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Spotlight on Reconciliation

11 January 2020

Charupriya Sisodia, OSHC Coordinator of Gowrie NSW, Gladesville, told Meena Viswanthan, Inclusion Professional, Sydney Metro North Inclusion Hub, about the OSHC service’s reconciliation journey.

Each time I made damper with the children or offered an Aboriginal-type art experience I felt that I needed to reflect more deeply on the core of Indigenous culture. I wanted to have knowledge to share with the team and with the children. I was aware that there are some aspects of Aboriginal culture that could be incorporated into the program, but I also knew there were certain protocols that must be followed. The last thing I wanted to do was to be disrespectful or offend anyone in the process.

I received the Inclusion Agency’s e-Newsletter about Reconciliation Week, and I knew I wanted to have a deeper understanding about what reconciliation is. I reached out to my Inclusion Professional as I knew she would guide me to reliable and valuable resources. It is so important that resources come from an authentic place and have correct, appropriate and legitimate information. Together we started the process of sharing thoughts and ideas. Her enthusiasm fuelled my enthusiasm and instigated my desire to support and help children to learn about reconciliation.

I started discussions with the children by reading about the history of our country. Every afternoon in our Yarnin circle we spoke about friendship, harmony, disrespect, and relations with each other. Some of the provocation questions I asked the children were:

  • Who is an ideal friend?
  • How would you feel if somebody disrespects you?
  • How would you feel if somebody takes something which is rightfully yours?

I then showed the children the poster for Reconciliation Week. We asked ourselves who were the Wallumedegal people and why in our Acknowledgement of Country do we recognise them as the Traditional Custodians of the land? The children had strong ideas of friendship, love, and harmony. It was through these discussions that I led the children to understand what reconciliation means. We must show respect, be kind and include everyone, live peacefully, stay together as friends, and not take things that were never ours. The children were already saying the Acknowledgement of Country but through these discussions the children made a deeper connection. The children started to say we have to respect the elders of the Eora nation and we MUST include ALL our friends when we play.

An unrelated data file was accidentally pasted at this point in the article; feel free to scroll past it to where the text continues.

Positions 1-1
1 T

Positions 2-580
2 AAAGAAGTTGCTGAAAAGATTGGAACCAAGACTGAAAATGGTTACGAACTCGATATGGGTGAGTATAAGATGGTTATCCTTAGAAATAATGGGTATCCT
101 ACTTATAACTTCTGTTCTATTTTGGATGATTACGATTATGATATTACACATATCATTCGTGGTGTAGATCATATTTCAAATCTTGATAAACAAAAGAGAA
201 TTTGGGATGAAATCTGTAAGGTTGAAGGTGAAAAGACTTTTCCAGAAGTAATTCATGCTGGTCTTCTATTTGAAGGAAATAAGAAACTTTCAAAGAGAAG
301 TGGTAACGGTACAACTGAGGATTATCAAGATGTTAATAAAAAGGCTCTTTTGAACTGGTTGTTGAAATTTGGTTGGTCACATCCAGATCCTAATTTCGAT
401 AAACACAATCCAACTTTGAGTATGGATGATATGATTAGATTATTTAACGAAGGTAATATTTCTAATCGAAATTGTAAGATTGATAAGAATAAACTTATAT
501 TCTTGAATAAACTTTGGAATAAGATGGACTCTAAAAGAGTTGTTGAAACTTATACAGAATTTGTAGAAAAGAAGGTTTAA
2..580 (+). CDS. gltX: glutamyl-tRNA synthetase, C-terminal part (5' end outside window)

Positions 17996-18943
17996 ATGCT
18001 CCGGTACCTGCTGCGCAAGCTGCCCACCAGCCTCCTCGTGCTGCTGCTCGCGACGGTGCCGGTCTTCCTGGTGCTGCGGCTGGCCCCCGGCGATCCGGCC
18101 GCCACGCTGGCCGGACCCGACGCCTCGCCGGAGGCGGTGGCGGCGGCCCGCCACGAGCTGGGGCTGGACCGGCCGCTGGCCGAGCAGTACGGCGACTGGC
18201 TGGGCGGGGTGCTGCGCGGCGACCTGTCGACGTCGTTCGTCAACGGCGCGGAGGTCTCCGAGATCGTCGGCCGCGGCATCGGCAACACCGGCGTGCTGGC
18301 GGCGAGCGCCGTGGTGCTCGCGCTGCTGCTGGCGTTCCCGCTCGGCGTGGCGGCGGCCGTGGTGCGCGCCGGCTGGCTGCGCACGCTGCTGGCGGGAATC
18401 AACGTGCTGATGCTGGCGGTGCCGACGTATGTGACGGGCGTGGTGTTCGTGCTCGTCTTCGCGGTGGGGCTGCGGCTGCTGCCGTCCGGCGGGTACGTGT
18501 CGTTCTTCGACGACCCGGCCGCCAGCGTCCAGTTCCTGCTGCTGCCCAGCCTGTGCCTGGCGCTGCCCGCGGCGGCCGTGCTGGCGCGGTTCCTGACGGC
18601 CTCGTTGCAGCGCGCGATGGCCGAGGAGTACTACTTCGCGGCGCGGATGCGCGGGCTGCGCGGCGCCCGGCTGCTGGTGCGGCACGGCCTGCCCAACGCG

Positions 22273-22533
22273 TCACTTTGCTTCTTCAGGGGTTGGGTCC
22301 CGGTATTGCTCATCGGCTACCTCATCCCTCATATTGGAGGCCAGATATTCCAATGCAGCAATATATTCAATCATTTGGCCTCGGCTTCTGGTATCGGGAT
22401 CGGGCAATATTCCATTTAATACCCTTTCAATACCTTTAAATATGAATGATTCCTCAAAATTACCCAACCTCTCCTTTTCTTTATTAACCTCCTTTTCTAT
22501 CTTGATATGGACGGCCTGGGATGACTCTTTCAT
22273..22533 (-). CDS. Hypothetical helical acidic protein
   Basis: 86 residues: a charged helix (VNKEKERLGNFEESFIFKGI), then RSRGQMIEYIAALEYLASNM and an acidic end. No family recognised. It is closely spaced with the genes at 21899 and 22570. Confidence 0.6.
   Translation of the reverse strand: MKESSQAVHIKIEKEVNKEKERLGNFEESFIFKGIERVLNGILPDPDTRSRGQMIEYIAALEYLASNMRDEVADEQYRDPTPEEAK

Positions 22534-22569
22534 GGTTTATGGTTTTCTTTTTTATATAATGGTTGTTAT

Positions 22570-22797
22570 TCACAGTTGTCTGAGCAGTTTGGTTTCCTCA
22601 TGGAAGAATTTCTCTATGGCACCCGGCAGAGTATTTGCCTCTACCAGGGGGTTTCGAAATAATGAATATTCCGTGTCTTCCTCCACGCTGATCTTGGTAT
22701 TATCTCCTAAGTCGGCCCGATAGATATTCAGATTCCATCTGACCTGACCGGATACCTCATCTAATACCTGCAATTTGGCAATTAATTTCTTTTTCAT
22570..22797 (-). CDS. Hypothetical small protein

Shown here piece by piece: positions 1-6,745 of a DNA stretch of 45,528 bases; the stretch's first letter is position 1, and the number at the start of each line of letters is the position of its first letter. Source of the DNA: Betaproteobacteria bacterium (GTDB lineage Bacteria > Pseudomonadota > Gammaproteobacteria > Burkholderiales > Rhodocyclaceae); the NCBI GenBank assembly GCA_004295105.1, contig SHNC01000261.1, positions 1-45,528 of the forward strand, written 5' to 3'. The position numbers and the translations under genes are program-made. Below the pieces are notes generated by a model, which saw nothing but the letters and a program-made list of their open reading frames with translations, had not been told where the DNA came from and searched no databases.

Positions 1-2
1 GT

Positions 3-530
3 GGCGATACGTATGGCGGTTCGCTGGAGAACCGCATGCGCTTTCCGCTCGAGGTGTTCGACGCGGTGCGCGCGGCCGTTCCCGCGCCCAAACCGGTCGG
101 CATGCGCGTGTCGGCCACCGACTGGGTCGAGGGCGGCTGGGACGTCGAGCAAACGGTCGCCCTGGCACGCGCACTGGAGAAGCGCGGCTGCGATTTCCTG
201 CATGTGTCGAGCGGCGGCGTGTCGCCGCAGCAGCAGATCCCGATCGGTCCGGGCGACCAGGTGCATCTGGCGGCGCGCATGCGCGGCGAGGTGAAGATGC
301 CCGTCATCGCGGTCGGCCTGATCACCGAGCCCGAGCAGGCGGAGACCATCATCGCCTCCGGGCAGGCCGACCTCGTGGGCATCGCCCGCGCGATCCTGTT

We also spoke about this year’s National Reconciliation Week Theme ‘In This Together’.

We discussed the poster and supported the children to use their research skills to discover the symbolism of the logo and what the colours stood for: purple is for Australian bushes and berries; yellow reflected the food grain; and brown is the claws and scales of the Australian native animals. The connected dots symbolise that everybody and everything is connected. As one child said, “The dots are all together which means we are all in this together.”

The parents’ response was positive and appreciative of their children’s understanding of Aboriginal culture. We have a family from overseas who comes from a country where they have seen war and the mother said that through her child she learnt about
reconciliation. How powerful is a child’s voice?

The Inclusion Professional encouraged me to visit the Narragunnawali website and look at the resources available. Going forward we want to develop closer links to the community and the Elders. I will continue to work with the Inclusion Professional and celebrate the relationship between us.

Have you developed a Reconciliation Action Plan (RAP)?

For more information talk with your Inclusion Professional and access the Narragunawali website to learn about Reconciliation Action Plans:

The Australian Government funded NSW/ACT Inclusion Agency is managed by KU Children’s Services, in partnership with Include Me and Gowrie NSW.